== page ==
This is just one more in a long line of Microsoft’s great ideas that they just couldn’t execute properly.


I usualy buy ebooks in Adobe format. As I find Adobe more flexible. This time around the books I wanted were only available in lit format. I bought them (6 books) installed MS reader, went through the activation process. I read the first 2 books. and planned to enjoy the rest during thanksgiving. a week later (today) I try to start reading where I left off, But MS reader refuse to open the books, saying that it’s been updated and I need to re-activate again. I am a tad irritated at this point, but no help for it, I try to re-activate it and I get : “Microsoft Activation Server is offline for regular maintenance or upgrade, or it may have technical difficulties now. Please try activating again later.”. I am very busy and I have only week-ends and holidays, to enjoy my reading. being locked out of books I bougth that are on my hardrive. because of an “update” or other technical issue at Microsoft, left a bad taste in my mouth. it was a mistake trying this format. I’ll stick to pdf from now on.

Stan Hjerleid

Well it’s October 2006 and it is the same thing all over again. This is the 2nd time I’ve gone through this, 2 yrs apart. I upgraded from Axim X30i to Axim X51v. I do a lot of testing, Vista, XP Pro etc and a lot of rebuilds. In the process I have used up my activation quotas.

This time I have been trying for 6 days now. Every time I go to the activation page, I get message that quota is exceeded and to request another. It states specifically that someone will call back. If you believe that, I have a bridge to sell you. Finally when I submit a request (via their webpage) it won’t allow me to do it stating I have a request pending and to call MS Product Support (read that to mean at least 2 hours wasted if you can get someone who speaks English). Called last night and after an hour they told me that the people that need to act on the request would call me. I gave them a window ot 6 AM to 10 AM MDT. Alas, 10:45 came and went and no call. I called them again and went through the same exercise. Then again they needed a phone number (which I’d given to 3 different folks as I climbed the phone tree) and a time window they could call me. I refused and told them I wouldn’t give them one as they won’t call anyway. That seemed to give the agent pause as he said he would escalate. I did get an email from the agent and he said if I didn’t get this resolved in 2 days to email him.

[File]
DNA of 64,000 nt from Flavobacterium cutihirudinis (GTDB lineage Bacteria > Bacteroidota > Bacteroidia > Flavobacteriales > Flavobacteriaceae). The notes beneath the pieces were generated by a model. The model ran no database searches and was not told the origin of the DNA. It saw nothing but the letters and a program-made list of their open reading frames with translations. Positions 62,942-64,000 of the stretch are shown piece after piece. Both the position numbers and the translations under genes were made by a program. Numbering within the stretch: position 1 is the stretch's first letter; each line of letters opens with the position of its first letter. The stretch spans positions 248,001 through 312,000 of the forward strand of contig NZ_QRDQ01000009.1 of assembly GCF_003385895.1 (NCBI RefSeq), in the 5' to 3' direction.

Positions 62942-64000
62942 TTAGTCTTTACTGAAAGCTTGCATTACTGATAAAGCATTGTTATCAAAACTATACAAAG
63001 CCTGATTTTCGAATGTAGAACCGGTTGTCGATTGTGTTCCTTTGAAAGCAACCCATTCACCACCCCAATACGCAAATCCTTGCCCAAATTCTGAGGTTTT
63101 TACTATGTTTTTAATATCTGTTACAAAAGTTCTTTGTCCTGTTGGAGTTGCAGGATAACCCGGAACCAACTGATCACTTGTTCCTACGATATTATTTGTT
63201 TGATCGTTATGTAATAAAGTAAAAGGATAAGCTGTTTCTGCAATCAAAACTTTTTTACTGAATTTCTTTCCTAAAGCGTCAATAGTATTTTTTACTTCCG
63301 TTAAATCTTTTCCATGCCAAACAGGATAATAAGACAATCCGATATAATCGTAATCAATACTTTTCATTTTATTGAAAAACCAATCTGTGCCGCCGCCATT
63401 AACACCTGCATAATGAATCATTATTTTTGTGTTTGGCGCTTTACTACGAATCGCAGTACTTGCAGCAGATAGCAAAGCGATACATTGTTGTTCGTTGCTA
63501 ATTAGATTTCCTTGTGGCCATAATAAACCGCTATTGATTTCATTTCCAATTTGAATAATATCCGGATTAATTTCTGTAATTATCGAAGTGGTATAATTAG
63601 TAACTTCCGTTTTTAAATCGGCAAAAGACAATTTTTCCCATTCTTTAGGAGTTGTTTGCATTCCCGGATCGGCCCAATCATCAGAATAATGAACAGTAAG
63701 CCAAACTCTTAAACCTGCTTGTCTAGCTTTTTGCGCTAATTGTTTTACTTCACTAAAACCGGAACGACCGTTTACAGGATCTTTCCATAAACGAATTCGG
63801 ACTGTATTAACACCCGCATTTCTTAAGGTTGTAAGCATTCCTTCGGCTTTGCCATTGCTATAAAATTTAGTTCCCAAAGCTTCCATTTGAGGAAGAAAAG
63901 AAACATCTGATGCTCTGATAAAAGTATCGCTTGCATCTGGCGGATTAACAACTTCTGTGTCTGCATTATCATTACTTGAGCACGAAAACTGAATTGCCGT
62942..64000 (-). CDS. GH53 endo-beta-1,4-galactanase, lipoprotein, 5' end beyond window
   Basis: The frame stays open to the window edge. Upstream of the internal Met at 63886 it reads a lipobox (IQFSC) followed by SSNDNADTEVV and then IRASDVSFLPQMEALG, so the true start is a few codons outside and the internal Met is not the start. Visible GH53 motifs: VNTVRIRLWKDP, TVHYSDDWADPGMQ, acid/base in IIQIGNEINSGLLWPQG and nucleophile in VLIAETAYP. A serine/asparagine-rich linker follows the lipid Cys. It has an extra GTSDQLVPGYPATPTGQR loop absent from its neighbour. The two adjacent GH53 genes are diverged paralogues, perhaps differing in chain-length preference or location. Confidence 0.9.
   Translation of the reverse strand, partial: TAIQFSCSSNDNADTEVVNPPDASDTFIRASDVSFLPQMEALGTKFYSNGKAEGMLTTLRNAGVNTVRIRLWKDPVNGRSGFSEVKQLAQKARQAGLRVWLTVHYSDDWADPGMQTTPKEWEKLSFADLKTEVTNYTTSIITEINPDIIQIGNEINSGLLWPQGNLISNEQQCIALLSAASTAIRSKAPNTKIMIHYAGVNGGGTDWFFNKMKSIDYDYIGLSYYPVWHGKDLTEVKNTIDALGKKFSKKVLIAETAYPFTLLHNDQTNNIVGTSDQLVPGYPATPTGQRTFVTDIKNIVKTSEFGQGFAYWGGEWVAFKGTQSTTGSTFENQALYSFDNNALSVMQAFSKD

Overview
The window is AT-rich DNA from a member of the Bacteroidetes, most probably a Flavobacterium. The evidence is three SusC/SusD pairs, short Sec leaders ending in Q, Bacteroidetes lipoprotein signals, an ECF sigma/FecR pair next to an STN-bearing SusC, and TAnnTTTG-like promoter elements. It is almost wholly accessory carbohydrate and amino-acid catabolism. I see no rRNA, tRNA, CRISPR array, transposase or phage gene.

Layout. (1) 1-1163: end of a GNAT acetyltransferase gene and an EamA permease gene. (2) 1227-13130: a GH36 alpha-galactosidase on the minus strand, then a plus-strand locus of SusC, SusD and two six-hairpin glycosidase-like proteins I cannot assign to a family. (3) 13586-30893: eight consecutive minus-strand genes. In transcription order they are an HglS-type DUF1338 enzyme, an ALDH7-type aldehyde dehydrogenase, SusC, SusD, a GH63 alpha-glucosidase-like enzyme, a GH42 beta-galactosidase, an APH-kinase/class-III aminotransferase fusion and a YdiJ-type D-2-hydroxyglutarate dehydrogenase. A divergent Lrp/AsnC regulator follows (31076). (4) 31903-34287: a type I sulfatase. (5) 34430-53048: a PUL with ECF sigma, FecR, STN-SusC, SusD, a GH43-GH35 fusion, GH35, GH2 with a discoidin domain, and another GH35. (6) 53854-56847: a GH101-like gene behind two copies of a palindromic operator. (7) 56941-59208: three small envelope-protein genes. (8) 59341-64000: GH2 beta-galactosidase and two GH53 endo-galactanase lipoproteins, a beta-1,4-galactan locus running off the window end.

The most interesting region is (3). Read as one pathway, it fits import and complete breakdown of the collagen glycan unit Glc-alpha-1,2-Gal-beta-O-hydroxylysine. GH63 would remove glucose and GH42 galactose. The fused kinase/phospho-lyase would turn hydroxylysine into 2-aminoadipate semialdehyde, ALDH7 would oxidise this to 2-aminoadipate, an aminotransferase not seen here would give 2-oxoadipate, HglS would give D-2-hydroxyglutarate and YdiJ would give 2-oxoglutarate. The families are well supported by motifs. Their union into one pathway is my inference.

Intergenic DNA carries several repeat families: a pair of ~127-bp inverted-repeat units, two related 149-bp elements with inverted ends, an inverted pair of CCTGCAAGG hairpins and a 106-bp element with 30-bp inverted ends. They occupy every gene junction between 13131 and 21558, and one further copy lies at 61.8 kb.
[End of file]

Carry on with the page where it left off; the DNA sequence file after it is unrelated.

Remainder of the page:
I’m not very hopeful.
If I did not have several hundred dollars of MS Reader ebooks, I wouldn’t even be going through this.

I have a new philosopy as of today. I will never buy another ebook that uses Microsoft Reader. If I can’t get it in another format, eReader/Mobipocket, I’ll order the book in hardcover from Amazon.

Wong Jor Fei

I had the same painful experience with MS Reader.

I’m using a USB-to-IDE cable so that I could use additional hard disks with my notebook – I have about 10 hard disks from my old desktop PC. Every time I plugged in an additional hard disk, I was asked to activate my MS Reader again. At first, I didn’t realize that there was a maximum of six activations per Passport account. I only got to know this when there was a failure with notebook’s primary hard disk and I was unable to activate my MS Reader after replacing the faulty hard disk. It took me months to get a new activation.

Now I stop purchasing e-books in MS Reader format. I prefer e-books of Adobe format. Adobe allows you to deactivate devices that you don’t use anymore. Do you know that MS Reader does not have a feature to rotate the page making it difficult to read material printed at 90-degree orientation. Adobe reader does have this feature.


I recently updated my IPAQ h2200 pocketPC’s firmware to version 1.10.07. Since then, I have been unable to read any Microsoft Reader ebooks that require a DRM. I have attempted to re-activate the application many times in the last month. This is the second time that I have had an activation issue on my PDA. I will never buy a Reader ebook again.


The reason Microsoft doesn’t talk about de-authentication of devices is because of one critical design flaw in their DRM:

There is no way to de-authenticate a device.

From what I can tell each “download capable” authenticated device (desktop/tablet) gets its own key and all content that device can read has to have been encrypted with that key. I’ve always had to go re-download content from Amazon/Fictionwise after authenticating a new “download capable” device.

Since all of the content is permanently encrypted with that devices key how would Microsoft de-authenticate the content?

The X.509 security certificate designers forgot about this issue too.